“Iran has a constitution and specific laws that on closer scrutiny turn out not to be laws at all, because they can be interpreted in any way to the advantage of the rulers.”
That is the judgment on his homeland that Mohsen Sazegara, Iranian human rights activist and now a fellow at Harvard Law School, presented Friday (April 27).
He went on, “The rulers can undertake any transgression against the rights of citizens and against the Universal Declaration of Human Rights in the guise of upholding the law.”
Sazegara spoke at a conference sponsored by the University Committee on Human Rights Studies to explore the current state of human rights in Iran. He and other presenters gave a very dark picture. It wasn’t without some significant silver linings, though — even at a time of heightened tensions between Washington and Tehran that put activists within Iran in a precarious position.
Sazegara also articulated what Stephen Marks, Francois-Xavier Bagnoud Professor of Health and Human Rights in the Faculty of Public Health and the organizer of the conference, called “the profound issue of the fundamental incompatibility of Islam, as interpreted by the Islamic Republic, and human rights.”
To make Islamic law compatible with international human rights would take nothing less than “redefining what it means to be human,” asserted Sazegara, who initially supported the Islamic revolution but soon became disillusioned and who has spent several years in prison as a result.
In an Islamic state, he said, “there is no way to have human rights, a standard of human rights, unless you come out and redefine the human being, and accept modern rationality and modern reason, and then you will have another sharia.”
This isn’t a problem only in Iran, Sazegara said. The new constitutions in Iraq and Afghanistan, he noted pointedly, insist that no law can be made in conflict with Islamic law.
Without such a rethinking and a coming to terms with modernity, Sazegara said, Islamic law “means they have to execute anyone who converts his religion from Islam; they can’t have any equality for men and women; it means they have to stone everyone who commits adultery.”
Despite this grim analysis, several of the eight presenters identified grounds for hope and practical approaches to engaging the government for positive change.
Hadi Ghaemi of Human Rights Watch described several branches of Iranian civil society as fairly active — notably women’s rights organizations, writers’ and journalists’ organizations, and a resurgent labor movement.
The position of women is more advanced than a straight reading of the law would suggest, he said. And women are better off trying to redress specific grievances — under-representation in the universities, for instance, given that 65 percent of those who pass entrance exams are women — than defending “human rights” in the abstract.
Iran is a member of or signatory to a number of different international organizations or conventions, and several presenters suggested that these could provide useful channels.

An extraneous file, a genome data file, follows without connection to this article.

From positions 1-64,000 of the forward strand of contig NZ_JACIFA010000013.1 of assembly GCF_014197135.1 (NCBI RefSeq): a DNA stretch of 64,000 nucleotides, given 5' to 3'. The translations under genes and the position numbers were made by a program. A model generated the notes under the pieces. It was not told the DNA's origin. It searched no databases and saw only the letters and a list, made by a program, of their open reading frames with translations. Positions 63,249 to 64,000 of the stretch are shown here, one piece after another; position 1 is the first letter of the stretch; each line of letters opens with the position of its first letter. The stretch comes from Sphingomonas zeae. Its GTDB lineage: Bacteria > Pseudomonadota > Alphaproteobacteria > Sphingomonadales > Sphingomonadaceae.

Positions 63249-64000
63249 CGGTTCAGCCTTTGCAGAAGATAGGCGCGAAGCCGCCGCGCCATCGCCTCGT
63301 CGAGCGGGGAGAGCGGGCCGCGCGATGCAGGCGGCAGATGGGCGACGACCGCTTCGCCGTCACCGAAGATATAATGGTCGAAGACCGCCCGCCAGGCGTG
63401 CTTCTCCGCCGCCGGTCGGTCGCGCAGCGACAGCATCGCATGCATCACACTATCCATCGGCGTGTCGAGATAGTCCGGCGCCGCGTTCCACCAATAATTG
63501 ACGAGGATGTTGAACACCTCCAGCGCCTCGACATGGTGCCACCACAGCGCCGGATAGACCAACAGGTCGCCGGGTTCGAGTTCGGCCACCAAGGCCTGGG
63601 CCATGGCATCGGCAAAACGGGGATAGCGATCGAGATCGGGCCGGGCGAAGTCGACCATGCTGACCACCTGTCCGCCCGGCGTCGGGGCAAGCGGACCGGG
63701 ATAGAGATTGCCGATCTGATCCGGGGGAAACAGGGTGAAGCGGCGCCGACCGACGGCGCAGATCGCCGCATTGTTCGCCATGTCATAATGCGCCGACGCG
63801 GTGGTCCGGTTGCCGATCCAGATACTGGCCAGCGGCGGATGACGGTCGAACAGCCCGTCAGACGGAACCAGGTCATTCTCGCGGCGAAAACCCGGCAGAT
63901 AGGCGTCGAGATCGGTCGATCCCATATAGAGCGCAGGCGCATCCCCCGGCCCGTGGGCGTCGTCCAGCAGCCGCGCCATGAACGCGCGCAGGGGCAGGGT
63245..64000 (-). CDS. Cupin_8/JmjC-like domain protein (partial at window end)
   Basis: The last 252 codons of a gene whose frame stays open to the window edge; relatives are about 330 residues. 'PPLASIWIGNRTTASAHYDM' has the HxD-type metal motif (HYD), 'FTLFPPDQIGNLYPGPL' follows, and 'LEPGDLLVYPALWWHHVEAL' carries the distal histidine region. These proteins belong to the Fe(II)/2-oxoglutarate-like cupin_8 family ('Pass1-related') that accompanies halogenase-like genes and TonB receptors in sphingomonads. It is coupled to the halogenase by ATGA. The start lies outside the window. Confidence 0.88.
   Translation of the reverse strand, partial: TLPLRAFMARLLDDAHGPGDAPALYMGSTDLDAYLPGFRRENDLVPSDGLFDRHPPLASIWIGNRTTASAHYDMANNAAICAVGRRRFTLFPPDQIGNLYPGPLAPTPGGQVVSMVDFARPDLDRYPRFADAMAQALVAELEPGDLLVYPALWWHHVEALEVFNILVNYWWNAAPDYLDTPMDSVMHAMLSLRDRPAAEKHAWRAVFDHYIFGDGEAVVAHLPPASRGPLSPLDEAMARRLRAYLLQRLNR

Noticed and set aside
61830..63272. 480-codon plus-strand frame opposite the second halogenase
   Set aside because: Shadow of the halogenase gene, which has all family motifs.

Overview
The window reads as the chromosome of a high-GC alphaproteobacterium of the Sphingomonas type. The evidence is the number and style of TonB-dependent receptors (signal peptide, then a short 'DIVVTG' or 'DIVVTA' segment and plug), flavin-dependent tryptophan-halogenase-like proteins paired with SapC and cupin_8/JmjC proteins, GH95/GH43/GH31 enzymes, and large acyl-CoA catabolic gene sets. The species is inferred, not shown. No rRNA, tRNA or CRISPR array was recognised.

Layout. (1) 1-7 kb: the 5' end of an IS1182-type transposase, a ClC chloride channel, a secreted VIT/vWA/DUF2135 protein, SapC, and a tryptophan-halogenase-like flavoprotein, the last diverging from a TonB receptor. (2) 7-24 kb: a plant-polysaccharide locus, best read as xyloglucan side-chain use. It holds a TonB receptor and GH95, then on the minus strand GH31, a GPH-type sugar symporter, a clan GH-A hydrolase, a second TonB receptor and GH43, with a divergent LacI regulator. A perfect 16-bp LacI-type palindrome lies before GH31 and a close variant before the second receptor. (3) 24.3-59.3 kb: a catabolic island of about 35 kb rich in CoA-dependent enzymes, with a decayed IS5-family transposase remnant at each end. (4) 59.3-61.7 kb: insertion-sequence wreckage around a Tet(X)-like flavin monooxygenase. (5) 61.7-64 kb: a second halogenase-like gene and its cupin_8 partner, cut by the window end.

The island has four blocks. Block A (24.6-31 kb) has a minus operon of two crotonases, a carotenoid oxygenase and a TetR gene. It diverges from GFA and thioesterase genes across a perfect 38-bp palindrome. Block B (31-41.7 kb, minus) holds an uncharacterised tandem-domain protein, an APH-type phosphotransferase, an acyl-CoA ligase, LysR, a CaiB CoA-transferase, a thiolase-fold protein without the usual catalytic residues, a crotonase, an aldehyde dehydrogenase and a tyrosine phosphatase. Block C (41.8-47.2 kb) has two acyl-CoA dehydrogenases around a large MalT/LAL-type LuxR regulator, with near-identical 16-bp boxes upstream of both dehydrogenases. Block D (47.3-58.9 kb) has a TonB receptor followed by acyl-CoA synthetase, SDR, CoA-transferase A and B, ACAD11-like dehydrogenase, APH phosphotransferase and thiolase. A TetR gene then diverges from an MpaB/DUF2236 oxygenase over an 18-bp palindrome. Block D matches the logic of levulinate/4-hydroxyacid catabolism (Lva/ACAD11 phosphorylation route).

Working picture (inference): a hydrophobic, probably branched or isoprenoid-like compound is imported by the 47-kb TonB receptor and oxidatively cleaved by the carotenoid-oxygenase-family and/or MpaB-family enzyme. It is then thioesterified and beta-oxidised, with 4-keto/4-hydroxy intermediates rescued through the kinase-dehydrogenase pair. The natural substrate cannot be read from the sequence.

Heba El Shazli, director of the Middle East and North Africa department of the AFL-CIO’s Solidarity Center, reported that the bus drivers of Tehran have joined the International Transport Federation. “That is a very important step.” She also noted that the Iranian government has asked for technical assistance from the International Labor Organization (ILO). This request, she said, represents an opportunity to seek quid pro quo.
At the end of the conference, Marks identified several “areas where our energies could be applied” to further the cause of human rights in Iran:
- Harvard support for “tamizdat” publishing for the Iranian expatriate community. A takeoff on “samizdat,” the self-publishing of the former Soviet bloc, “tamizdat” is “publishing over there, ‘on the outside.’” The idea is that writing published this way would eventually seep back into Iran itself. One particular theme: rethinking the compatibility of human rights and Islam.
- Use of the channels provided by Iran’s ratification of the U.N. Convention Against Discrimination in Education to lodge protests and file grievances. “There might be some traction to be made there,” Marks said, adding that Iranian participation in UNESCO also provides similar channels in the scientific and cultural realm.
- Use of channels provided by Iran’s participation in the ILO and the Convention on Rights of the Child.
- A media campaign within the United States to urge a return to diplomatic relations with Iran, to get the ear of the foreign policy advisers of the various presidential candidates, and above all to make plain that U.S. government support for Iranian human rights activists is the kiss of death.
- Efforts to reach out to non-Western organizations. Marks said while he did not expect governments of the Organization of the Islamic Conference to turn against Iran, “There are other ways to broaden the message to human rights organizations that are not so clearly identified with their headquarters in New York or London or Paris.”